"We want to preserve our history, we want to preserve our country," one demonstrator said.
But others there to simply enjoy the park were concerned about how some protesters chose to display guns.
"Free speech is important and everyone's granted that, but I just get nervous when I see that many weapons in one place," one cyclist said. "The park [is] shared space -- everyone comes here, so it felt a little more intrusive."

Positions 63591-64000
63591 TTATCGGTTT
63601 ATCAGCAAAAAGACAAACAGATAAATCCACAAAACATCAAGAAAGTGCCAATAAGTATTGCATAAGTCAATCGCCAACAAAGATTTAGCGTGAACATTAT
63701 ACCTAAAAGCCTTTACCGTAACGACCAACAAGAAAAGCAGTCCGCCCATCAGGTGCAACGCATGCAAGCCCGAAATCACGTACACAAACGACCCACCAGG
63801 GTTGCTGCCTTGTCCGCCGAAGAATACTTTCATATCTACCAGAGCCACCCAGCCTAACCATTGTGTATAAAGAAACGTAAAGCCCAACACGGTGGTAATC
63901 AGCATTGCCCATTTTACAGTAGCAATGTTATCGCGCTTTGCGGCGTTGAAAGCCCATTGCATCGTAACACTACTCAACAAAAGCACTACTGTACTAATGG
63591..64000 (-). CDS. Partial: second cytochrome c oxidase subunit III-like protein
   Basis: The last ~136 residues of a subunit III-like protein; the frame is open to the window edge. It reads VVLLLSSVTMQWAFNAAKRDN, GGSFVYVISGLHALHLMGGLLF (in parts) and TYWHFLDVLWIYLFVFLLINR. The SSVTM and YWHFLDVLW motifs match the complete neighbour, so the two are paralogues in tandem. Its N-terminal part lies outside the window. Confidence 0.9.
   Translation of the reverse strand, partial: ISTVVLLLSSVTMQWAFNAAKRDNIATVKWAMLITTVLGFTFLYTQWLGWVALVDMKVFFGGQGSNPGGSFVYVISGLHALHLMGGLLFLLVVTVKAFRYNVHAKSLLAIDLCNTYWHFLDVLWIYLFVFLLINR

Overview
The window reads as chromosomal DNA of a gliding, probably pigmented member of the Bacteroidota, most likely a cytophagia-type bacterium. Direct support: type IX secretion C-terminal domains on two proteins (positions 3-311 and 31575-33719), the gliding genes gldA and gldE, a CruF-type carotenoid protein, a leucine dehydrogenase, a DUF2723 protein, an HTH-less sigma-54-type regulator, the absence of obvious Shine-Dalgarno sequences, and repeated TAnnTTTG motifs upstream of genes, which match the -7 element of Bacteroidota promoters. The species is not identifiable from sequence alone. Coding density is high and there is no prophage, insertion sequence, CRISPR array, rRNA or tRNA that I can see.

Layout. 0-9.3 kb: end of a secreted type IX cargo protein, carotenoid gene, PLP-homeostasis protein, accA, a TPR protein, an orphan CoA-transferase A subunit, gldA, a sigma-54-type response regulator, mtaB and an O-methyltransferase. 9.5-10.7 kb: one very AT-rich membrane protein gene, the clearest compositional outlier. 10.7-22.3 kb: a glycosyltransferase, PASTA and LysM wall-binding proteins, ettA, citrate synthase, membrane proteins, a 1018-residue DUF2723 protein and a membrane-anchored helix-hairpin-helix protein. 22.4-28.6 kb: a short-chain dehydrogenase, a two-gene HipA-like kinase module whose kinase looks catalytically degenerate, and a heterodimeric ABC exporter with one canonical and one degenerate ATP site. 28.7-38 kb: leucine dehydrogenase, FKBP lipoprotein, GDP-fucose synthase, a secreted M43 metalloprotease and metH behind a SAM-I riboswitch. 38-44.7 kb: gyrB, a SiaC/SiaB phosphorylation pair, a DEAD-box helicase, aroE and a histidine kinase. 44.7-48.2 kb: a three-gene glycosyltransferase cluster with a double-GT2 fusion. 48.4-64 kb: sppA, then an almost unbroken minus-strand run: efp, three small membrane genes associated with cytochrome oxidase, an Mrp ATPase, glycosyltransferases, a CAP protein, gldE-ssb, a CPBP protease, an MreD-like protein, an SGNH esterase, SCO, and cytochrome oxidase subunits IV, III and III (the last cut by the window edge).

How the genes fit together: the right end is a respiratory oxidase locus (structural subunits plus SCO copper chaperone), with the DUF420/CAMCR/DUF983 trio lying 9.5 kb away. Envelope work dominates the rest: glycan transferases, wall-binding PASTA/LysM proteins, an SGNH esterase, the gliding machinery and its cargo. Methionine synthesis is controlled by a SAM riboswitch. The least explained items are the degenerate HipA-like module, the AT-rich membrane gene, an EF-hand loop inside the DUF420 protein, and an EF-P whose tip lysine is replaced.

Houston Police Chief Art Acevedo, who provided a heavy law enforcement presence as a precaution, said the protesters were well within their rights.
"There's a very distinct line between first amendment activity and criminal activity. We just want to make sure that people don't cross that line, and people are safe out here," he said in a Periscope interview.
Eyewitness News knows of no formal effort to have the statue removed -- the mere discussion of the possibility of its removal on social media sparked the protest.
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